The law is likely to have a significant impact on IVF practice in Arizona, although it may not have the drafters’ intended impact. The law authorizes courts to override any prior patient choices (and contemporaneous objections) and should thereby make clinic documents outlining any patient options unenforceable at best. Some suggest Arizona patients will ship any cryopreserved embryos out of state to avoid the new law, although questions may remain as to whether or not a divorce court would have jurisdiction over embryos that are deemed joint or marital property of Arizona residents in any divorce proceedings in that state, regardless of the location of the disputed property.

Ironically, as written, the law may do little to protect oncofertility patients such as Ms. Torres--patients who have lost their ability to create new embryos--since a healthy former male partner can now simply argue that he is in a better position to provide the embryos with their “best chance” at being born by, for example, providing a healthy uterus via a new spouse or surrogate. In addition, since the law does not distinguish birth from parentage, a healthy ex-spouse could not only argue that he or she should be the one to receive the embryos for themselves but could also donate the embryos to other healthy individuals for reproduction. The law also has no time limits to use the embryos, nor any provision to revisit a court order if the party who is awarded the embryos fails to use them as they represented they would to the court at the time of the divorce and dispositional award.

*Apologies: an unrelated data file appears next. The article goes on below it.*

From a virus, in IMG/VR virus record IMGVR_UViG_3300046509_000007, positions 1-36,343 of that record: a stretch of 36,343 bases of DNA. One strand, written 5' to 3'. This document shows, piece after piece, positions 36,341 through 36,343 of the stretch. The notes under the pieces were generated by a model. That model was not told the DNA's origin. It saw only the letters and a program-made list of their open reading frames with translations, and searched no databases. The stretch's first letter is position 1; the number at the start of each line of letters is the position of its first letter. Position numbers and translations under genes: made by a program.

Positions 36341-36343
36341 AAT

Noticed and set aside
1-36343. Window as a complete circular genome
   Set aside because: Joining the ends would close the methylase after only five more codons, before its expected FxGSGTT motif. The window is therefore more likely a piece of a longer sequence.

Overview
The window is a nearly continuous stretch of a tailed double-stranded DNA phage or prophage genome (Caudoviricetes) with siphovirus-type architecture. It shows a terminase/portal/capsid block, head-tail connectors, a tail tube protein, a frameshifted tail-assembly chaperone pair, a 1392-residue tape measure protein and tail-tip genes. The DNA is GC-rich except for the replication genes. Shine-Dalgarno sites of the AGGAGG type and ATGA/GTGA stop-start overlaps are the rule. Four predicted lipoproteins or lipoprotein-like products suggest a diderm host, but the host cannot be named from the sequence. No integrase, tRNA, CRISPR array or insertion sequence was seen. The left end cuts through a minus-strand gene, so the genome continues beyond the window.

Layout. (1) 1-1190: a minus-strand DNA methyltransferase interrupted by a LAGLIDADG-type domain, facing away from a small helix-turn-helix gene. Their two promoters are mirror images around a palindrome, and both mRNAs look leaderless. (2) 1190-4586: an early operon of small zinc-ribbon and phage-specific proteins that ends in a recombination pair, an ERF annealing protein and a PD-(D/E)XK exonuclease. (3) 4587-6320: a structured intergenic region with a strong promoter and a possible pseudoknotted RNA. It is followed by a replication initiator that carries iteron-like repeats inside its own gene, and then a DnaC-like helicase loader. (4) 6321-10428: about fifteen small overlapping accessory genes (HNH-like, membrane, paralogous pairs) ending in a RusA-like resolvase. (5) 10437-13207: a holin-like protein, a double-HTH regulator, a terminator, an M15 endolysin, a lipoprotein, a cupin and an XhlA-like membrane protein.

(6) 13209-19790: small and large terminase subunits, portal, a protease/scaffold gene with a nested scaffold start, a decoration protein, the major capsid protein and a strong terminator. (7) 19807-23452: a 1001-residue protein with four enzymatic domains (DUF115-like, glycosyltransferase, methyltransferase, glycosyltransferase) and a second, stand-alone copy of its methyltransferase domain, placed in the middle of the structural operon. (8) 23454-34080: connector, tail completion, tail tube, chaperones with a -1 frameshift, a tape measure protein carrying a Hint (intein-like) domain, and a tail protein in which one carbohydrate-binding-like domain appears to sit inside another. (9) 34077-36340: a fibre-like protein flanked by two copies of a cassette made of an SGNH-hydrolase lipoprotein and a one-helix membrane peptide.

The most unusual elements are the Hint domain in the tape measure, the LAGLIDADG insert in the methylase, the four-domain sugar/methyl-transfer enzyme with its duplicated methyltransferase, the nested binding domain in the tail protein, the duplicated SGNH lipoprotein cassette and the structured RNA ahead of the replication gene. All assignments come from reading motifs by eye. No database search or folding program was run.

The law’s supporters have argued that the new law simply addresses and clarifies property rights.  Opponents view the law as part of a broader, continuing effort to imbue embryos with personhood status, and potentially a new front in the so-called “personhood” bills that have been introduced in various state legislatures in recent years. Whether any other states will introduce similar legislation, and what Arizona clinics and patients will do in the wake of this new restrictive law, remains to be seen.

Sec. 25-318.03, amending Title 25, Ch. 3, Article 2 ARS Sec. 25-318.03 (formerly AZ Senate Bill1393) (signed into law April 2, 2018). A copy of the actual law can be found at:

Georgia Supreme Court Dismisses Frozen Embryo Appeal